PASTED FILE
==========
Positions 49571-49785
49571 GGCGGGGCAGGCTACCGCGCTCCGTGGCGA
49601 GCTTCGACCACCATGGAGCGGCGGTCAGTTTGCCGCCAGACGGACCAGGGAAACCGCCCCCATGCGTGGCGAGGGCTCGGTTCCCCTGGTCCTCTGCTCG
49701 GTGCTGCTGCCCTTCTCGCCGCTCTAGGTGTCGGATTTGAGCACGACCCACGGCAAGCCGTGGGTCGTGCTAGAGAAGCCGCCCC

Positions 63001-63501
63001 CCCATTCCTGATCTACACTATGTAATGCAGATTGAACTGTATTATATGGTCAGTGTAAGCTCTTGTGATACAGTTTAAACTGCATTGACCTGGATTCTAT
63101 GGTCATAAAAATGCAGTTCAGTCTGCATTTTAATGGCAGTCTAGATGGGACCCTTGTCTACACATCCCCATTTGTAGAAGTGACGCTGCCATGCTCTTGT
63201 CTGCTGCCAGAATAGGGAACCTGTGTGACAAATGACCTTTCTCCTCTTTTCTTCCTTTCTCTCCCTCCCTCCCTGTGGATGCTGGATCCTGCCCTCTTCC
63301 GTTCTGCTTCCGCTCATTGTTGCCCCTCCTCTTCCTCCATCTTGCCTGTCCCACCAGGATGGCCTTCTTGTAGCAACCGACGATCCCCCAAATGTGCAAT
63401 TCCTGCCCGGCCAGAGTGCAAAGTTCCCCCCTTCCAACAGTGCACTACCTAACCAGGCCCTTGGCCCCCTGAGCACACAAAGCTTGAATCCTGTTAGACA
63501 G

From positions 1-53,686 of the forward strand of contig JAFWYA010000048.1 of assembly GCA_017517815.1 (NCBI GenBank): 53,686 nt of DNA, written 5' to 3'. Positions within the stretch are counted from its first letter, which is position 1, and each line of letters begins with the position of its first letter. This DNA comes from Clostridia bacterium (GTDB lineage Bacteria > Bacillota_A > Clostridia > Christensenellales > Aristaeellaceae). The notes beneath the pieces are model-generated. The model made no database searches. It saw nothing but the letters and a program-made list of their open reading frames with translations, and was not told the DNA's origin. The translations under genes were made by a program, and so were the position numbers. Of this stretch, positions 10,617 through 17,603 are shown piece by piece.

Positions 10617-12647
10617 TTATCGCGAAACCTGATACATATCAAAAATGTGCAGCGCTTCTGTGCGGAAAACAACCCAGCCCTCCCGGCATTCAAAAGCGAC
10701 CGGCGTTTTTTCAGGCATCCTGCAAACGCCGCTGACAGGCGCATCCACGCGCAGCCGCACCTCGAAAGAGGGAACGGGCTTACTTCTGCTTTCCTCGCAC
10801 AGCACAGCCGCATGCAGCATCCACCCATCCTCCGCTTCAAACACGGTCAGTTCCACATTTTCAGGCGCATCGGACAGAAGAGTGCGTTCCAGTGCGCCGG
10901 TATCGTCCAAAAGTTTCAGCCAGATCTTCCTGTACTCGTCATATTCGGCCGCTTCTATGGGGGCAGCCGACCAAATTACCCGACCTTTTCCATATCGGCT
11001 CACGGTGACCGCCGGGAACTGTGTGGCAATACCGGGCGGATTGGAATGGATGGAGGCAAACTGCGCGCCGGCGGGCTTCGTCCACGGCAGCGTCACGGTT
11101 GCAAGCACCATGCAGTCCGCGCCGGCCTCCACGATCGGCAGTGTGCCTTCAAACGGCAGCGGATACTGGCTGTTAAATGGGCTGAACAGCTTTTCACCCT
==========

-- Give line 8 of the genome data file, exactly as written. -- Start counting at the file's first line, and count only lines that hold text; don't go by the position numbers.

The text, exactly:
63201 CTGCTGCCAGAATAGGGAACCTGTGTGACAAATGACCTTTCTCCTCTTTTCTTCCTTTCTCTCCCTCCCTCCCTGTGGATGCTGGATCCTGCCCTCTTCC